That's not to say AJP always preference Labor, and they are getting all kinds of flak for preferencing the Liberals in LaTrobe (and they have form on this sometimes - see comments). But on the whole their supporters probably won't follow the card much anyway, and will mostly be left-wing, even if one of their candidates seems to be an Orlando truther and another has some strange views about nature.
The Animal Justice Party are extreme. I don't say that in the sense that they are irate, hateful, violent or disruptive, nor that being "extreme" is always a bad thing. I'm quite extreme on a few things myself. It's simply that they're not just live-animal-export and battery-hen protest people. Their philosophical views are much more off the scale than almost anyone has noticed. This is a party that clearly doesn't believe in killing introduced animals for environmental control reasons (apparently not even if the exotic species' advantage in an environment that has evolved without it goes on to inflict cruel harm or even extinction to native species), and that promotes unscientific hysteria like the view that kangaroos are at risk of extinction because of culling.
As a scientist who is concerned about exotic species influxes and the risk they pose to native species, I find views like the AJP's frustrating. To give one example, indian mynas pose a dire risk to Tasmanian birdlife, should they ever get established here. Some influxes of the odd nest or two have been taken out with telescopic rifles, a method that I totally support. If only very cruel and painful methods of control were available for keeping out this pest then I would alas have to support them. The AJP would not support such methods, and have a fundamentalist-like faith that there's always some kind of effective cruelty-free alternative to lethal pest control. From their opposition to lethal feral animal control it's clear they'd let the mynas live to round them up humanely later and then set about "restoring eco-systems via methods harmonious to nature such a rewilding." Whatever the hell that means in whatever language it is written in.
The AJP also supports (among many other things) a long term transition to a world with no animal farming, ending fishing and fish farming, phasing out the sale of pets except from rescuers or shelters, radically transforming zoos so that they're hardly zoos anymore, and moving to a 100% animal-product-free human diet. It's a vision the traditional ALP base would find extremely strange.
Now of course I would never suggest that Labor would swap preferences for policy outcomes with an extreme party given Mr Shorten's own concerns about this being bad for Australian democracy. That would be to imply hypocrisy by Labor over preferencing and I try hard not to do that more than seven times per article, plus I'm not sure if it's true. But in the very week when Labor received HTV preferences from the AJP for the Senate (alongside the Greens, various left micros and the deplorable "Health Australia Party") the AJP announces an alleged agreement with Labor to increase plant-based food production. This came soon after AJP members attended a meeting with Mark Butler to pressure him on their pet (pun intended) issues.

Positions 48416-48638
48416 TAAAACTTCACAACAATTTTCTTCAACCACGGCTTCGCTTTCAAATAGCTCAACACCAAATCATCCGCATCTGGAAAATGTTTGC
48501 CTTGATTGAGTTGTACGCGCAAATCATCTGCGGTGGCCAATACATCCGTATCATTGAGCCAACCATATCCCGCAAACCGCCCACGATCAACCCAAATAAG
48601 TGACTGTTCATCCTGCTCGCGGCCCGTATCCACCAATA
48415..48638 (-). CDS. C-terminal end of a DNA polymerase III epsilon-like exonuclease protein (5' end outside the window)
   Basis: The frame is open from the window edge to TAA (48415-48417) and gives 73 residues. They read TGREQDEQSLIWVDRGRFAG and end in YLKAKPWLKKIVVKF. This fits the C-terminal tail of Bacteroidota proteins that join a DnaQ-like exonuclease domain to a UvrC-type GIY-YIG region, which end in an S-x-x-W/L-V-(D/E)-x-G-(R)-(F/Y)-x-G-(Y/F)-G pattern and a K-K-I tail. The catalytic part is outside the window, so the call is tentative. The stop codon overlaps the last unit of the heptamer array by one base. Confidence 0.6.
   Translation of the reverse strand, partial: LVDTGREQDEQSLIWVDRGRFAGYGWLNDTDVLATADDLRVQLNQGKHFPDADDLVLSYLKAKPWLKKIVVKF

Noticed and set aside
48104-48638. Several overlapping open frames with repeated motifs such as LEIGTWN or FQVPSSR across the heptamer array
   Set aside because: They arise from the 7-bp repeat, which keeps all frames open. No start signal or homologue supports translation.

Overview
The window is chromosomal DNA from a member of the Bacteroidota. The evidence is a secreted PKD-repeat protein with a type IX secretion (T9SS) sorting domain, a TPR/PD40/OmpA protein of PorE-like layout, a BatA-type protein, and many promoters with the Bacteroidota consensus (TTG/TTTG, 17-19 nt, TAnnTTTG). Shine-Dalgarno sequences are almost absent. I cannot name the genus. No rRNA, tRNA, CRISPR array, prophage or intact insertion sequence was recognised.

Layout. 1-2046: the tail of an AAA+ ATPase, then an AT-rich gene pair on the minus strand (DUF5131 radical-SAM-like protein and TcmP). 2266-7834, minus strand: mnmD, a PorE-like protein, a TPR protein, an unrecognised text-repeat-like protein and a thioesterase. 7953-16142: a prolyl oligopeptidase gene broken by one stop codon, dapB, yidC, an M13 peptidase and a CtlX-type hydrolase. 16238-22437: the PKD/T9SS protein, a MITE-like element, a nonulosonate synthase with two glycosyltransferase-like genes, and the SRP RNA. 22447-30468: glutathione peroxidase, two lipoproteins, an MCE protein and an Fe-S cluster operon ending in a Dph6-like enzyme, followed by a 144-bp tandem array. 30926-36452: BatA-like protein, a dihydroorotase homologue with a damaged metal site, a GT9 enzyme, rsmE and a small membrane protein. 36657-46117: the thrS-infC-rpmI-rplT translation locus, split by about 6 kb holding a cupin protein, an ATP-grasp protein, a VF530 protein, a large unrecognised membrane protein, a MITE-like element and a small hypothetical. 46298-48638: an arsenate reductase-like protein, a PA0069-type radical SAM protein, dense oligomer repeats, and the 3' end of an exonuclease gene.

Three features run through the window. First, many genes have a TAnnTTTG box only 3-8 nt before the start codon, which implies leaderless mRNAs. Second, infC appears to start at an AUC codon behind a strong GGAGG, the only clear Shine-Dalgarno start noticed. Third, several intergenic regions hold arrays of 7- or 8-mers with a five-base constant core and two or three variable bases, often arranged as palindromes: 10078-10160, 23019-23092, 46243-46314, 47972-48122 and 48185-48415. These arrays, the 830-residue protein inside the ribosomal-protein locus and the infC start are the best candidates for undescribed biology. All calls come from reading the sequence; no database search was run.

The details are extremely vague, but increasing plant-based food production is code for AJP's long-term goal to phase out animal farming altogether. I can find no confirmation of the supposed arrangement from Labor and it may well just be the AJP chest-beating or getting ahead of themselves, but nor can I find any Labor denial of a release that purports to quote Mark Butler. Even if it is all fictitious, the AJP is still one of a few extreme left parties that would like to influence Labor policy, and from which Labor (often) receives preferences. The AJP is a minor presence now, but it is growing, as part of a trend for left-wing voters to look outside the Greens.
While parties to the left of the Greens have less potential to assist Labor than parties to the right of the Coalition have to assist the Coalition, it is still the case that Labor too benefits from the preferences of extreme parties.
Ultimately though, the implied idea that the Coalition moves to the right to harvest scraps of preferences from right-wing micros is weak. The religious Right of the Coalition needs no such encouragement, it is already there. Bill Shorten is right about that bit, and he is right that Turnbull, while still having the great asset of simply not being Tony Abbott, so far lacks either the inclination or the ability to fix it. The Coalition is much too full of powerful religious deniers of basic liberty and equality, who belong in Fred Nile's party or something resembling it. It has been that way for a very long time, and it would cause me to endorse Labor as the better major party choice with relish - if only Labor were not themselves so often so painfully stupid.
After the Coalition's increasingly confused stonewalling on same-sex marriage, and Labor's atrocious performance on Senate reform, both major parties are in my view about equally unworthy of election. Neither can be trusted to navigate the basics of intelligent or evidence-based liberal-democratic policy. One doesn't care about the liberal side, the other failed this term's biggest democratic test. That is not to say we should flood the place with any old alternative, since a lot of the alternatives are even worse!